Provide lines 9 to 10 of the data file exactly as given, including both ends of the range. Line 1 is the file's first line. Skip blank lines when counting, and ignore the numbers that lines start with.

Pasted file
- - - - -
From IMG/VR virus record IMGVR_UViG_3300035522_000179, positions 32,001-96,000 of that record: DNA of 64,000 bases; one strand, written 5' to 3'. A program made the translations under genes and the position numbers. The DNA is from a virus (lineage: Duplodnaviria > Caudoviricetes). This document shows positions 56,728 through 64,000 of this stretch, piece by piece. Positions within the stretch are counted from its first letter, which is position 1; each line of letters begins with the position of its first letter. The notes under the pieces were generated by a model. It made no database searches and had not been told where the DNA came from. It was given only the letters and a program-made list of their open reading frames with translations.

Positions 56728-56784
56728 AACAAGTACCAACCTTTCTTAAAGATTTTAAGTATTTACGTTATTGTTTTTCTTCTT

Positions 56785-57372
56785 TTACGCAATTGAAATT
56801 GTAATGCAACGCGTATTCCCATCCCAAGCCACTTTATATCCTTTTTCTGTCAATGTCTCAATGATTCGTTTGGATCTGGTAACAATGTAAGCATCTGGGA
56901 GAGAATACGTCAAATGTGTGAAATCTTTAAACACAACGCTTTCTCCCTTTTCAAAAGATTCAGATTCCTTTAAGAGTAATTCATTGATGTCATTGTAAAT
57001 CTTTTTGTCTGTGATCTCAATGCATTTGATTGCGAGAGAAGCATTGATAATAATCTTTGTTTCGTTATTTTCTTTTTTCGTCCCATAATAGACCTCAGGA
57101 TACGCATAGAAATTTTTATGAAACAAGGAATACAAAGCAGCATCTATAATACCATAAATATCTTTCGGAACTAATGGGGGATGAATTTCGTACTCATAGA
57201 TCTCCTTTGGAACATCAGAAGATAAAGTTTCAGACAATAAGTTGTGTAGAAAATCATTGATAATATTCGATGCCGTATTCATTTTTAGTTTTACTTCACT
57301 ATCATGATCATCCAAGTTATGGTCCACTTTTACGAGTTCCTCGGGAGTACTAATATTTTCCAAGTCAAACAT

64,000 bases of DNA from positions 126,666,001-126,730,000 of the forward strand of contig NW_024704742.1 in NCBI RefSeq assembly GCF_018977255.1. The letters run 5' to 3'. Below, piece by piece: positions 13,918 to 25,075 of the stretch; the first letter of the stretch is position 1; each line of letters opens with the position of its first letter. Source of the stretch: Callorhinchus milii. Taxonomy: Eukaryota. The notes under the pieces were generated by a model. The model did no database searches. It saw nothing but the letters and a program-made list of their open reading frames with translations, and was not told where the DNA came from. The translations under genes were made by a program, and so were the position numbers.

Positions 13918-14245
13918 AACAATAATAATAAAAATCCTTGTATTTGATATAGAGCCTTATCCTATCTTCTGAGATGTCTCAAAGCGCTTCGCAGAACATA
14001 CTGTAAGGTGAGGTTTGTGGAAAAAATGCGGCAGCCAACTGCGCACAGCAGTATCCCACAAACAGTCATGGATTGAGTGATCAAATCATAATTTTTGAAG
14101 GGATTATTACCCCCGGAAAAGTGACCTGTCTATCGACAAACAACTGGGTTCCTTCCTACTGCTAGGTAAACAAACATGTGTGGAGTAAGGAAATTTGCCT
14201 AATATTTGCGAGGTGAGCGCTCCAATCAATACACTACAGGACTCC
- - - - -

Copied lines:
57101 TACGCATAGAAATTTTTATGAAACAAGGAATACAAAGCAGCATCTATAATACCATAAATATCTTTCGGAACTAATGGGGGATGAATTTCGTACTCATAGA
57201 TCTCCTTTGGAACATCAGAAGATAAAGTTTCAGACAATAAGTTGTGTAGAAAATCATTGATAATATTCGATGCCGTATTCATTTTTAGTTTTACTTCACT